For the past 10 years or so, I’ve been struggling with what I thought were just “normal” periods. I experienced everything from irregular timing between periods to debilitating cramps that would force me to sit or lie down, even if I was at work or traveling.

During this time, I’ve managed to travel near and far, driving to theme parks, visiting Europe and the Caribbean on cruise ships, and flying to new countries, all with the sneaking suspicion of endometriosis from my doctor and myself.

According to Heather Jeffcoat, DPT, owner of Femina Physical Therapy in Los Angeles and president of the Academy of Pelvic Health Physical Therapy, endometriosis is, “tissue that is similar to, but not the same as, the lining of the uterus. It responds in the same way to cyclic bleeding, except because this tissue is not in the uterus, it has nowhere to go, and instead creates inflammation and scar tissue in the area of the endometriosis.”

Traveling with endometriosis can present several challenges, from sharp pains running down the leg and back to persistent cramps, headaches, and bloating. The way we travel can cause flare-ups, Jeffcoat says.

“Traveling is stressful, and stress affects our nervous system,” she says. “It doesn’t have to be ‘bad stress’ that negatively affects us. Endometriosis is also often associated with bowel dysfunction due to lesions that originate from this area. Changes in diet when traveling and dehydration that occurs from flying or being in different environments and altitudes can also wreak havoc on your digestive tract.”

After countless appointments and years of signs and symptoms (including a family history of endometriosis), I discovered that I too am one of 190 million women who have the chronic disease. Later this month, I’ll undergo a laparoscopic surgery for my doctor to determine the level of endometriosis that I have, and to take out any tissue that’s attached itself to places it shouldn’t be.

While I’m not looking forward to the pre-op or post-op recovery, I am looking forward to being able to travel without pain, even if it’s just for a short time, because inevitably, the endometriosis will come back. Through trial and error, I’ve learned that packing the right essentials is crucial for making myself more comfortable when my symptoms flare up. Below, five items I use regularly, and recommend to other travelers with endometriosis.

My packing essentials for traveling with endometriosis:

TheraIce Headache Relief Cap

The number one item that I always travel with no matter what is the TheraIce Headache Relief Cap. One of my worst endometriosis symptoms is headaches, which are made worse by bright lights. The cooling gel hat slips over my head and face to block out any light from hotel rooms or plane rides. The added benefit, that it stays cold for about two hours, helps my headache go away faster. Once I get to my destination, I throw it in the mini-fridge so it’s always ready if a need arises. Even better is that it weighs just over a pound and takes up minimal room in a carry-on bag.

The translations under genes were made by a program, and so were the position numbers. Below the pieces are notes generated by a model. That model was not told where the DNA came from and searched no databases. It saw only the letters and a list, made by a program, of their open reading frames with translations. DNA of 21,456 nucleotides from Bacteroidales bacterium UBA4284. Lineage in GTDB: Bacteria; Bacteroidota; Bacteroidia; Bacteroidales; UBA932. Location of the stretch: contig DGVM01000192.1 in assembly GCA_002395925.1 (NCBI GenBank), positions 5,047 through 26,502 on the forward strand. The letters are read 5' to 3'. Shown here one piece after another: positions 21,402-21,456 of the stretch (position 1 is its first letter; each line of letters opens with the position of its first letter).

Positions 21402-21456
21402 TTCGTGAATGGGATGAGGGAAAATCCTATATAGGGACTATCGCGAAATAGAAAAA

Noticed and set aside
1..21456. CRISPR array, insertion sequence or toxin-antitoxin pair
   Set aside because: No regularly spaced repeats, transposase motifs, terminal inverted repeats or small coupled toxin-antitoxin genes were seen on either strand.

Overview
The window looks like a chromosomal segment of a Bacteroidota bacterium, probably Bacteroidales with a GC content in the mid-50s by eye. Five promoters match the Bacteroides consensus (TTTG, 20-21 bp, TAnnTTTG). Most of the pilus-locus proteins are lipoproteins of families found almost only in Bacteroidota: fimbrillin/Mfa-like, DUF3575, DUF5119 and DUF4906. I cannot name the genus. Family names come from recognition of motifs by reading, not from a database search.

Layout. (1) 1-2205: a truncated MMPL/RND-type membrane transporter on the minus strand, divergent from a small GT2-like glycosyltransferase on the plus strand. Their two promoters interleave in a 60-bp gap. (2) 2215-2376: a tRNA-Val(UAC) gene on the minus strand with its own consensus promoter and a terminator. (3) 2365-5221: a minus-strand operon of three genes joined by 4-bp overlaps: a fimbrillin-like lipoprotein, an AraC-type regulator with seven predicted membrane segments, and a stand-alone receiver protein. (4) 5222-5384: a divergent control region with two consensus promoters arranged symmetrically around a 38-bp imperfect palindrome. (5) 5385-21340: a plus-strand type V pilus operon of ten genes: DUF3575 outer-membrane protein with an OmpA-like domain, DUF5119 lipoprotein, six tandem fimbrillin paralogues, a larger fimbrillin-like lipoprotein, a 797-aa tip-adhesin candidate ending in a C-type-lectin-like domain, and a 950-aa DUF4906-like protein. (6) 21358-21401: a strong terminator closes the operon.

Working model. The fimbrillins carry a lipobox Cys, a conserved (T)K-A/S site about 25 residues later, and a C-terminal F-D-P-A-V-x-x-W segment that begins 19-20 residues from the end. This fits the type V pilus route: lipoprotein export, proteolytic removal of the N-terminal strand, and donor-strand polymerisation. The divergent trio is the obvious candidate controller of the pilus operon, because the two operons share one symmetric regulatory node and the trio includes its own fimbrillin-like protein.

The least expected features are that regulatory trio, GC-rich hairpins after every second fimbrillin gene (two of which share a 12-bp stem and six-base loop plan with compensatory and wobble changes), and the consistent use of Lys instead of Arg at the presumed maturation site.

NewGo Cooling Eye Mask

In addition to the headache cap, I also like to bring a small gel eye mask to use on my face when headaches from endometriosis occur. These small eye masks are great for throwing into a beach cooler or a small hotel refrigerator to stay cold and grab as needed. While these don’t completely filter out light, they still work well in a pinch. Pro tip: Pack these in your checked luggage if you’re flying since they are filled with liquid. After putting the mask on, I’ve found that it stays cold for about 45 minutes.

Sunbeam Heating Pad

A heating pad comes in handy when painful cramps hit after a long day of walking around a new city. This lightweight heating pad can be rolled up tightly and fits into most carry-ons or backpacks. I love that there are three heat settings so I can choose how warm I want it to be depending on how bad my cramps are at any given time. The cover is also machine-washable, which is a bonus for me, since I stay in multiple hotel rooms a year and also use this at home.

Yeamon Portable Cordless Heating Pad

In spaces where a traditional heating pad that needs to be plugged in isn’t ideal, like on a train ride or at a restaurant, I turn to this portable, cordless heating pad. The device charges via USB, and has three different temperature settings and massage modes. While I rarely use the massage function (endometriosis cramps are not to be messed with), I love the heat that this emits to help soothe my muscles.

Alkamto Memory Foam Pillow

As an avid road tripper, I don’t have too many limitations on what I can pack to help keep me comfortable on the go. Because of that, I love bringing along a contoured memory foam pillow. Sometimes my cramps travel down my legs, making it feel like my lower legs are going to snap off—this lightweight pillow (just 1.5 lbs.) helps by keeping them elevated and in a different position so cramps don’t travel as far down. I love that it’s a heat-regulating pillow so I don’t get too hot, and it’s compressible, rolling into a small travel bag that fits neatly inside my suitcase when need be.


Condé Nast Traveler does not provide medical advice, diagnosis, or treatment. Any information published on this website or by this brand is not intended as a substitute for medical advice, and you should not take any action before consulting with a healthcare professional.

link

By admin